“Infrastructure providers are creating solutions that allow compute to be run anywhere and embedded in anything,” Tung says. “It includes new hardware capabilities that are ultra-low power, ultra-fast, connected anywhere, and ultra-secure and private.” She adds, “5G opens new opportunities for network equipment providers and telecom operators to innovate with both private and public networks with embedded edge compute capabilities.”
At the same time, cloud provider innovations are making it easier to extend centralized cloud DevOps and management practices to the edge. “Just like [the] central cloud makes it easy for any developer to access services, we are now seeing the same thing happening for technologies like 5G, robotics, digital twin, and IoT,” Tung says.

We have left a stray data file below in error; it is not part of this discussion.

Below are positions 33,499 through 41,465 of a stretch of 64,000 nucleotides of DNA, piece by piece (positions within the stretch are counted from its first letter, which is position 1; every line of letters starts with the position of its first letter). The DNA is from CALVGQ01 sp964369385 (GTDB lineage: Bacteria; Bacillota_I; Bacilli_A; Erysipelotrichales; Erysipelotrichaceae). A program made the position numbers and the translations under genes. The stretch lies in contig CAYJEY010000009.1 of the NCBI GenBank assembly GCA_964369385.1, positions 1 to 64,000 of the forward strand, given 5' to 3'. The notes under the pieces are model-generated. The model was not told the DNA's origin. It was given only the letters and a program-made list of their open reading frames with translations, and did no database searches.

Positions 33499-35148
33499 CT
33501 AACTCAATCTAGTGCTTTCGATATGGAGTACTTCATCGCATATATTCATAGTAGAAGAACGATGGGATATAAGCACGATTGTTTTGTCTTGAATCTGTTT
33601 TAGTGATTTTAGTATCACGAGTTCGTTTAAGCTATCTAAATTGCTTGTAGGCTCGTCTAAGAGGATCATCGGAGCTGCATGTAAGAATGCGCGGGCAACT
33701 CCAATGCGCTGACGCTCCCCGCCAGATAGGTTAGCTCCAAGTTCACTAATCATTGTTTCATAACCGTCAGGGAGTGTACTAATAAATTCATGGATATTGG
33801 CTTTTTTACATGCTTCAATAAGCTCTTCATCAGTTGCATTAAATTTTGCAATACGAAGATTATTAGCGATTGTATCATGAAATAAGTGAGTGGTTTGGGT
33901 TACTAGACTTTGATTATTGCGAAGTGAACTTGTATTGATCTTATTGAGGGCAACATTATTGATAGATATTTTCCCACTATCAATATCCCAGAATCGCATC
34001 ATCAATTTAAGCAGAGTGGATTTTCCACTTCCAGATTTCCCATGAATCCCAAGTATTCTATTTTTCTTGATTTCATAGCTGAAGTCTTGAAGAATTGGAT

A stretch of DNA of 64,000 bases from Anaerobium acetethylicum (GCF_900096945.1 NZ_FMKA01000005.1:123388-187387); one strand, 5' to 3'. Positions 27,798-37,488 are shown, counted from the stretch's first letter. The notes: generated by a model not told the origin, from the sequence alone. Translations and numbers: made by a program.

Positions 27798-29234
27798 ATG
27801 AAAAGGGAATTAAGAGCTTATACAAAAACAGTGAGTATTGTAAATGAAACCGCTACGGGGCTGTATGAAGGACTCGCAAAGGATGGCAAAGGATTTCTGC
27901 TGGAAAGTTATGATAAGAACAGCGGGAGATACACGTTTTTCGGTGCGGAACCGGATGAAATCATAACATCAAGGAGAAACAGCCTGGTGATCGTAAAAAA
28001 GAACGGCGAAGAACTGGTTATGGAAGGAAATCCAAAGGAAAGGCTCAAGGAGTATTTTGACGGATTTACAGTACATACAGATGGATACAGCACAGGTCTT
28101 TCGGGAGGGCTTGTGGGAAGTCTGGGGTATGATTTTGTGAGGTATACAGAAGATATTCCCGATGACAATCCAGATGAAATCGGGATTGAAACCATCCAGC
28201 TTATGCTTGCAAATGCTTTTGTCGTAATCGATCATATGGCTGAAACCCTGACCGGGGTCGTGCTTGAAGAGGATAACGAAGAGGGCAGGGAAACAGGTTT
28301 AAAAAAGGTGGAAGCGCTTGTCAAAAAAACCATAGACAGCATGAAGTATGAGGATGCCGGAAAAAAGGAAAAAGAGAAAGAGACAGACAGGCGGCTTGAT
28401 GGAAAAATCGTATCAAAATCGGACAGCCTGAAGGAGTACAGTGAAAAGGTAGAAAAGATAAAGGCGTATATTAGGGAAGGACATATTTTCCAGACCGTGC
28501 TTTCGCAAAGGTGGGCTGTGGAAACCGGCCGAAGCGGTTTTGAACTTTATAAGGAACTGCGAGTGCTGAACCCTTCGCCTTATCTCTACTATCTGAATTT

Software-defined integration of multiple network services has emerged as the most important technology approach to automating edge deployments, says Ron Howell, managing network architect at Capgemini Americas. Network security, equipped with Zero Trust deployment methods incorporating SASE edge features, can significantly enhance automation, and simplify what it takes to deploy and monitor an edge compute solution. Additionally, when deployed, full stack observability tools and methods that incorporate AIOps will help to proactively keep data and edge compute resources available and reliable.
AI applied to the network edge is now widely viewed as the leading way forward in network edge availability. “AIOps, when used in the form of full-stack observability is one key enhancement,” Howell says.
A variety of options are already available to help organizations looking to move toward edge autonomy. “These begin with physical and functional asset onboarding and management, and include automated software and security updates, and automated device testing,” Gallina explains. If a device works with some form of ML or AI functionality, AIOps will be needed, both at the device level to keep the local ML model up-to-date—and ensure that correct decisions are made in any situation— as well as within any backbone ML/AI that might be located on premises or in centralized edge systems.